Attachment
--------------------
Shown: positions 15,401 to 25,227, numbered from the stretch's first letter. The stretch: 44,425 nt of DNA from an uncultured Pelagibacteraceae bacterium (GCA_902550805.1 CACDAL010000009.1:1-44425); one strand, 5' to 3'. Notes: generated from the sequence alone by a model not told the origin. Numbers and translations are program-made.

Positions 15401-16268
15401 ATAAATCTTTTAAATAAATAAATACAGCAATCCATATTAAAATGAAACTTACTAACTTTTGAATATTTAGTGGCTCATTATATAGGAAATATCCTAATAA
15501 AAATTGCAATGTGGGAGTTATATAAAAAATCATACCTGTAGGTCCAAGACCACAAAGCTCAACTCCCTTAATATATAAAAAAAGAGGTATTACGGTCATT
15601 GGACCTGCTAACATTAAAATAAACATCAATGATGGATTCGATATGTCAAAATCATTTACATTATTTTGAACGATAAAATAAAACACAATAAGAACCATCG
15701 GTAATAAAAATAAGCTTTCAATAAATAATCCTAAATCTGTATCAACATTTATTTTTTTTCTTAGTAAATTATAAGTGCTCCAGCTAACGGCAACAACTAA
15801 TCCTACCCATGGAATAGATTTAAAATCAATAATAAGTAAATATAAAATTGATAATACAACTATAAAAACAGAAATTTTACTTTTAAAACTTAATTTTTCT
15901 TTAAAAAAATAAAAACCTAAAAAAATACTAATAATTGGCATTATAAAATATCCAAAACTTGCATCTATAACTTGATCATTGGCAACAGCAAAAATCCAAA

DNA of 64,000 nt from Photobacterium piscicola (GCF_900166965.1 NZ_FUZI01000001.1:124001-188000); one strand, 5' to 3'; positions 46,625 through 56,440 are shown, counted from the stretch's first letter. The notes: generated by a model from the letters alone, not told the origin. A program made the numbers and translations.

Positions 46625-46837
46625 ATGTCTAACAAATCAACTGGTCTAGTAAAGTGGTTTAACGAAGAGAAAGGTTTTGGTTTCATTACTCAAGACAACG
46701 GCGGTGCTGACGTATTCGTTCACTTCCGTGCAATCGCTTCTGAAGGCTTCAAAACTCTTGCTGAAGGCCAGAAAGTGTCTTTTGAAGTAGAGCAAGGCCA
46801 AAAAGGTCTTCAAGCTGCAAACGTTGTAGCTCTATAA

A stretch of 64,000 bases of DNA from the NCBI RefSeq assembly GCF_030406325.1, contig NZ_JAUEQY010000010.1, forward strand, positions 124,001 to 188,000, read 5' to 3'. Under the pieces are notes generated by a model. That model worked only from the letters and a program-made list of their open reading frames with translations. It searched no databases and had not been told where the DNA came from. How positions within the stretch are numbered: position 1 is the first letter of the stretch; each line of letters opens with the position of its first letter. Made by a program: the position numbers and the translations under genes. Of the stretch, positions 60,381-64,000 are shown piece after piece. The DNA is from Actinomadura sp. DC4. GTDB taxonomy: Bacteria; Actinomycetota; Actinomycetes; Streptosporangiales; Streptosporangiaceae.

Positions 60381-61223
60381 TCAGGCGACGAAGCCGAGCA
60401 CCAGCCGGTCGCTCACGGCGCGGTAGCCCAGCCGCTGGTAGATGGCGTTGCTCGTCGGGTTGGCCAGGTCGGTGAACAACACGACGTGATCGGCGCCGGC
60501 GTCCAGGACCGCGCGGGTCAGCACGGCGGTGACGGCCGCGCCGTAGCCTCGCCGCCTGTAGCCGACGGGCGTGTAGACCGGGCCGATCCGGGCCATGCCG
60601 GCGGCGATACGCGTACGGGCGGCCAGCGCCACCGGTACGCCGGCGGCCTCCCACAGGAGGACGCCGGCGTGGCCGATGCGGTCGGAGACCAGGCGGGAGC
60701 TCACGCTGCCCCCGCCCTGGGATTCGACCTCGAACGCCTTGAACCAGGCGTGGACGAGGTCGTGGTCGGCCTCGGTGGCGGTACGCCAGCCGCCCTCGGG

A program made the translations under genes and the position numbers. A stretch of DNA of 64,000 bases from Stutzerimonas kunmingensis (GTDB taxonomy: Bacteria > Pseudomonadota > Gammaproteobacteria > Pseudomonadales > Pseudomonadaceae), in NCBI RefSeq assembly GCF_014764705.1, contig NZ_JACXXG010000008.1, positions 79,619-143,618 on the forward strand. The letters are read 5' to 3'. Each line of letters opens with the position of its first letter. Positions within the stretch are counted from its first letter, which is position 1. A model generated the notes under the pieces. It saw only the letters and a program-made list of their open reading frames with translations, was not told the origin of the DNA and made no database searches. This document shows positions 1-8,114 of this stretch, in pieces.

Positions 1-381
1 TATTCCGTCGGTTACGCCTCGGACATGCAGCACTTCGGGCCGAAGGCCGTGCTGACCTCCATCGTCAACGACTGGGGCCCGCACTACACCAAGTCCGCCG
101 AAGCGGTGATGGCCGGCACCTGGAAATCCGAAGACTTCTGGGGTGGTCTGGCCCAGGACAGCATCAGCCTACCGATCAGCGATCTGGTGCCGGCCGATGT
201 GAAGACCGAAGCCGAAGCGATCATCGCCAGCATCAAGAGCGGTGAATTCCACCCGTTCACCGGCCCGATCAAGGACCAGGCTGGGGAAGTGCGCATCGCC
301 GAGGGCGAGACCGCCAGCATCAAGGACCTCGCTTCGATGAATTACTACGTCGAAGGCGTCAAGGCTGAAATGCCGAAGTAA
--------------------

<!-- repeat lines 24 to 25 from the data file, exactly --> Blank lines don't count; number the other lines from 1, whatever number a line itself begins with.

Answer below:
101 AAGCGGTGATGGCCGGCACCTGGAAATCCGAAGACTTCTGGGGTGGTCTGGCCCAGGACAGCATCAGCCTACCGATCAGCGATCTGGTGCCGGCCGATGT
201 GAAGACCGAAGCCGAAGCGATCATCGCCAGCATCAAGAGCGGTGAATTCCACCCGTTCACCGGCCCGATCAAGGACCAGGCTGGGGAAGTGCGCATCGCC